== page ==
The collections framework is the heart of the Scala 2.13 standard library, also used in Scala 3.x. It provides a common, uniform, and all-encompassing framework for collection types. This framework enables you to work with data in memory at a high level, with the basic building blocks of a program being whole collections, instead of individual elements.

This style of programming requires some learning. Fortunately, the adaptation is helped by several nice properties of the Scala collections. They are easy to use, concise, safe, fast, universal.

Easy to use: A small vocabulary of 20-50 methods is enough to solve most collection problems in a couple of operations. No need to wrap your head around complicated looping structures or recursions. Persistent collections and side-effect-free operations mean that you need not worry about accidentally corrupting existing collections with new data. Interference between iterators and collection updates is eliminated.

Concise: You can achieve with a single word what used to take one or several loops. You can express functional operations with lightweight syntax and combine operations effortlessly, so that the result feels like a custom algebra.

Safe: This one has to be experienced to sink in. The statically typed and functional nature of Scala’s collections means that the overwhelming majority of errors you might make are caught at compile-time. The reason is that (1) the collection operations themselves are heavily used and therefore well tested. (2) the usages of the collection operation make inputs and output explicit as function parameters and results. (3) These explicit inputs and outputs are subject to static type checking. The bottom line is that the large majority of misuses will manifest themselves as type errors. It’s not at all uncommon to have programs of several hundred lines run at first try.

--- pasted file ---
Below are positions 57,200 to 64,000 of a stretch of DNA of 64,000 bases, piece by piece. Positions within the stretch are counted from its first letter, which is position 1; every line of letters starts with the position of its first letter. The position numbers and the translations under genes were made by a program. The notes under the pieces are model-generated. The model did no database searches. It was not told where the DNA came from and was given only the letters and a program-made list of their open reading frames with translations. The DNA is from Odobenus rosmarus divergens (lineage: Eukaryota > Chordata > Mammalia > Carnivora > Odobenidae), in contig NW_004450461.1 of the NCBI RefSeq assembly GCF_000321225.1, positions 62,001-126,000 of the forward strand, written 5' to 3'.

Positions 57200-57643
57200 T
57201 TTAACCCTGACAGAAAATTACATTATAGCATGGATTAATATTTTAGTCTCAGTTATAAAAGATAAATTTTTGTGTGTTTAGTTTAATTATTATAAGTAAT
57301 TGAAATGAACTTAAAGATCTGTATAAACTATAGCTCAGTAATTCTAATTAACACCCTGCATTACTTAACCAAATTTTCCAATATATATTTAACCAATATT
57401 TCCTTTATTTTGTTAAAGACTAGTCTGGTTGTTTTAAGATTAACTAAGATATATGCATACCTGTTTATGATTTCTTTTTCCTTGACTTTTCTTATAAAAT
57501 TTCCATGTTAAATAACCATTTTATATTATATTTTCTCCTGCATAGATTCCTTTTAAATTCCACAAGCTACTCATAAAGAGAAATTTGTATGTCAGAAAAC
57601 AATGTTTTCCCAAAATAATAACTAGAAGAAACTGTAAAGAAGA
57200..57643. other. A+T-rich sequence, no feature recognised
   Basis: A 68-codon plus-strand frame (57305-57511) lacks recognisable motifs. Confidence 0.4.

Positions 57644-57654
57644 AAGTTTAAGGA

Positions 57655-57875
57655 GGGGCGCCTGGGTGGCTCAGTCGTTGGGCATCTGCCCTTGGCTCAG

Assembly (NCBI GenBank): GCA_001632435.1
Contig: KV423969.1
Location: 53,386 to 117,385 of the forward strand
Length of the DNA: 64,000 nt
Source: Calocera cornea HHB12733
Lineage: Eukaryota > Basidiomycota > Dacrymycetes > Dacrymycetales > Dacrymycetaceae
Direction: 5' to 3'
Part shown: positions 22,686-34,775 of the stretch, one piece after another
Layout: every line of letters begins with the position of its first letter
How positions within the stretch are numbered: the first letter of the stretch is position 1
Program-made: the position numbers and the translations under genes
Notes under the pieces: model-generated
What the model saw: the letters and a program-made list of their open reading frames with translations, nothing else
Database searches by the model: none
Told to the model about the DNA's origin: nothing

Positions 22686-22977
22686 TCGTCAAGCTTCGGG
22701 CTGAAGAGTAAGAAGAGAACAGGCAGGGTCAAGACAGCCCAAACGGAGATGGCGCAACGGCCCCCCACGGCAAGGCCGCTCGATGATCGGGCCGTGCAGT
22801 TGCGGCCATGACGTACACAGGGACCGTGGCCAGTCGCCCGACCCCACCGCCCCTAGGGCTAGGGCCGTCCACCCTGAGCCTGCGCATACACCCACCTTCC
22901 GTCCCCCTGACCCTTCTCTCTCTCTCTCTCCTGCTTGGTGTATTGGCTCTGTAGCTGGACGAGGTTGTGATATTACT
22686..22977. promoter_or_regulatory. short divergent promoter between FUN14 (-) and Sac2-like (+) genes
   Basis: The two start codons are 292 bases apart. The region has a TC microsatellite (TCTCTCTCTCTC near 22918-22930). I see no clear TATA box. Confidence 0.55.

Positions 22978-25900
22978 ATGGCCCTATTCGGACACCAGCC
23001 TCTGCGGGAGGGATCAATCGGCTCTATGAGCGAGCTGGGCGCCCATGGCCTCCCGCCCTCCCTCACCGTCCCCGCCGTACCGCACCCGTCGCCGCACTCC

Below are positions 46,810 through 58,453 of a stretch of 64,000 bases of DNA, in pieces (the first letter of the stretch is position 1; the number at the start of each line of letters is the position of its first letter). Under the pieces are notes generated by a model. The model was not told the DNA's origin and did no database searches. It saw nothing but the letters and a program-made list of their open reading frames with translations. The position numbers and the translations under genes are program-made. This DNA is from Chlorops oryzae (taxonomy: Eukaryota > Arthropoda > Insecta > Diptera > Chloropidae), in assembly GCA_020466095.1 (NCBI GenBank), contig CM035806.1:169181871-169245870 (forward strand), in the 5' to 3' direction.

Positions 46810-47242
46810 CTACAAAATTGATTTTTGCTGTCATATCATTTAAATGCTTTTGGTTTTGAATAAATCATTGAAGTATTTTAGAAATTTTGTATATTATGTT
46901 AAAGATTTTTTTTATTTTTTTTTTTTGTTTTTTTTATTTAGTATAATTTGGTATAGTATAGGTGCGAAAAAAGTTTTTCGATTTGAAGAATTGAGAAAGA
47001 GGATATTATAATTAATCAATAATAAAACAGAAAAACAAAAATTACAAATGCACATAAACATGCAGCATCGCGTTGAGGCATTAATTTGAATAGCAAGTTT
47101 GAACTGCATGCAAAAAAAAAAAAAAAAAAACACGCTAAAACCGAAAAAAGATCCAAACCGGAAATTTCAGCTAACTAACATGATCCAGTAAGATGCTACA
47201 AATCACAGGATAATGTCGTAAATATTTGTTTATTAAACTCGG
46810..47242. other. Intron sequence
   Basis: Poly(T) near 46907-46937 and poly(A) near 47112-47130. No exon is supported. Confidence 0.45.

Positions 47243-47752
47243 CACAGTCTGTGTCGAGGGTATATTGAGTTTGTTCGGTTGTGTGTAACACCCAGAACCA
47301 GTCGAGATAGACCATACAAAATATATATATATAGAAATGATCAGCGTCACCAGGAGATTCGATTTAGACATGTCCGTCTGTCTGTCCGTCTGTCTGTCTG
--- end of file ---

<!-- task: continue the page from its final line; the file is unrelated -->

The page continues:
Fast: Collection operations are tuned and optimized in the libraries. As a result, using collections is typically quite efficient. You might be able to do a little better with carefully hand-tuned data structures and operations, but you might also do a lot worse by making some suboptimal implementation decisions along the way.

Parallel: The scala-parallel-collections module provides parallel execution of collections operations across multiple cores. Parallel collections generally support the same operations as sequential ones. You can turn a sequential collection into a parallel one simply by invoking the par method.

Universal: Collections provide the same operations on any type where it makes sense to do so. So you can achieve a lot with a fairly small vocabulary of operations. For instance, a string is conceptually a sequence of characters. Consequently, in Scala collections, strings support all sequence operations. The same holds for arrays.

Example: Here’s one line of code that demonstrates many of the advantages of Scala’s collections.

val (minors, adults) = people partition (_.age < 18)

It’s immediately clear what this operation does: It partitions a collection of people into minors and adults depending on their age. Because the partition method is defined in the root collection type IterableOps, this code works for any kind of collection, including arrays. The resulting minors and adults collections will be of the same type as the people collection.

This code is much more concise than the one to three loops required for traditional collection processing (three loops for an array, because the intermediate results need to be buffered somewhere else). Once you have learned the basic collection vocabulary you will also find writing this code is much easier and safer than writing explicit loops.

Furthermore, the partition operation is quite fast, and can be even faster on parallel collections on multiple cores.

This document provides an in depth discussion of the APIs of the Scala collections classes from a user’s perspective. It takes you on a tour of all the fundamental classes and the methods they define.

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